A bill working its way through the Washington state House would allow makers of electric vehicles (EVs) to sell direct to the public without involving an auto dealer.
The bill – HB 1388 – would permit manufacturers that produce only zero emissions vehicles to set up retail outlets in the state and sell to consumers here online.
At a virtual public meeting of the Consumer Protection and Business Committee on Wednesday, EV makers Tesla and Rivian testified in favor of the bill, while many existing auto dealers opposed it.
Tesla is currently the only car maker allowed to sell direct to consumers in the state, a peculiar situation that emerged because Elon Musk’s company was “accidentally granted a license by the Department of Licensing contrary to the law at the time,” according to Committee Chair Steve Kirby (D-Tacoma).
Following public pressure, Tesla was then grandfathered into 2014 legislation allowing it to continue to operate. A Tesla spokesperson said that the company had since invested $18 million in the state and now employs 250 people here.
Rivian’s first rugged all-electric pick-ups and SUVs are due to roll off the production line in Illinois this summer, and it wants to sell them direct to consumers.
“We know that such a business model can work, because this type of transaction is conducted in virtually every other industry and in every other part of the economy,” said James Chen, Rivian’s Vice President of Public Policy. “If I want to buy a MacBook, I can purchase it from Best Buy, or I can go to the Apple store. If I want to buy an orange, I can go to the grocery store, or the farmer’s market.”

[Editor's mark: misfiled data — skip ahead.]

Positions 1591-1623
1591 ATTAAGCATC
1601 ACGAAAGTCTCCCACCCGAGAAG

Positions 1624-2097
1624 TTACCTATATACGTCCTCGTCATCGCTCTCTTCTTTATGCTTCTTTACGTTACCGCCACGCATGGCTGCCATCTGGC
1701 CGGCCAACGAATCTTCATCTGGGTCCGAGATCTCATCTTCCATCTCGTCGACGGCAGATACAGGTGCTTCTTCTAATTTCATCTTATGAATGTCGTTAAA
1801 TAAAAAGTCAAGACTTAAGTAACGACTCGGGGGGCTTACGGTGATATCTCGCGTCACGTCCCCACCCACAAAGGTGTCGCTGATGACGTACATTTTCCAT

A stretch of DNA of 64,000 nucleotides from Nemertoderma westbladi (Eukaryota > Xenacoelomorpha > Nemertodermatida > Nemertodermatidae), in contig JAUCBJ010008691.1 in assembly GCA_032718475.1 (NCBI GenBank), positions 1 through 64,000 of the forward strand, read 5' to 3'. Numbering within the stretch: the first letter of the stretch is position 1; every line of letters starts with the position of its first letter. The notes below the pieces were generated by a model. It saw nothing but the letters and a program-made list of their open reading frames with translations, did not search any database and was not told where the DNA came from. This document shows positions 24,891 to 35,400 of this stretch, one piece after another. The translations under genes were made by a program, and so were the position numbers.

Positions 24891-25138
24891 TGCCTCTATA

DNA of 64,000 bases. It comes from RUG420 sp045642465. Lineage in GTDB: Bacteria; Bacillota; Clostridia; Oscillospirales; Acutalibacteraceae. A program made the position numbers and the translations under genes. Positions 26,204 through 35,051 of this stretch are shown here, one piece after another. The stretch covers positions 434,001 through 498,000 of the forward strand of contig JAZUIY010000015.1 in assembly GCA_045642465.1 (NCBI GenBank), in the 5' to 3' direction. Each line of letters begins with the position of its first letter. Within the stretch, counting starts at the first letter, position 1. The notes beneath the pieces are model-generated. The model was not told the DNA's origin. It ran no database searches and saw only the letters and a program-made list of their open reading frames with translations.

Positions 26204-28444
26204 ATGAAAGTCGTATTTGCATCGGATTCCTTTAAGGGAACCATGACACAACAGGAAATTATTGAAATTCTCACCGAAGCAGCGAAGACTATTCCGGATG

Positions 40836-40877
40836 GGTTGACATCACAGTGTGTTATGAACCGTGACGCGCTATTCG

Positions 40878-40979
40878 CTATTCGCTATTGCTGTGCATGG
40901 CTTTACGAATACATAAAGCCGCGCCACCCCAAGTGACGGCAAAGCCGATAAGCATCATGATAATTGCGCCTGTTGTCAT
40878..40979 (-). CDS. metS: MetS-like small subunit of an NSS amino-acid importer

Chen said that giving Rivian the freedom to sell directly to the public would not be a threat to existing dealer franchises but a victory for free market competition. He also pointed out that maintaining the status quo would cost the state in lost sales tax from EV purchases.
A broad coalition of EV makers, pressure groups and environmental groups, including Lucid Motors, Lordstown Motors, Drive Electric Washington, and the Sierra Club, also support the bill. In a written statement, they claimed the existing rules were holding back Washington from achieving its emissions reduction goals and from realizing benefits of widespread EV adoption that include advancing equity and economic recovery.
Admiral Dennis Blair of the Energy Security Leadership Council noted, “States that are open to direct EV sales see adoption rates of up to five times the rates of states that are closed, even in the absence of other direct incentives.”
Amazon, which has plans to purchase 100,000 electric delivery vans from Rivian and is also a major investor in the company, has not taken a position on the legislation. Bloomberg News reported Wednesday that Rivian is considering an initial public offering later this year at a valuation of $50 billion.
On the other side of the argument, Scott Hazlegrove of the Washington State Auto Dealers Association said: “We believe the independent franchise dealership model has proven to be the best way to sell and service cars, providing jobs, local service, local tax revenue, and community support.”
Jennifer Hannah, vice president of the Dick Hannah dealerships selling Toyota, Honda and Volkswagen cars in Washington and Oregon, called the bill an “immediate existential concern” to her business and employees: “We’re truly excited for the opportunity to sell electric vehicles to our customers, who appreciate the convenient and local service, warranty repair. and factory recall corrections we provide.”
Jaclyn Midkiff of Harvest Honda and Chervolet in Yakima noted that direct to consumer brands like Tesla would likely only have branches in big cities, leaving many in the state without an easy way to buy or service their vehicles. “General Motors has announced that it’s transitioning to all EVs,” she also said. “This bill would qualify them to walk away from the agreement we’ve had in our family for almost five decades. It could be devastating.”
But emerging auto makers like Rivian, Lucid and Tesla see little benefit in sacrificing direct customer relationships and higher margins by participating in the dealer model.
“Third party dealers add a seven to ten percent margin to the cost of the vehicle and we simply do not want to give up our direct relationship with our customers,” said Chen. “Whether or not we are successful in this legislative effort, Rivian is not going to operate through franchise dealerships.”
The bill faces a long road through the state Legislature if it is to become law.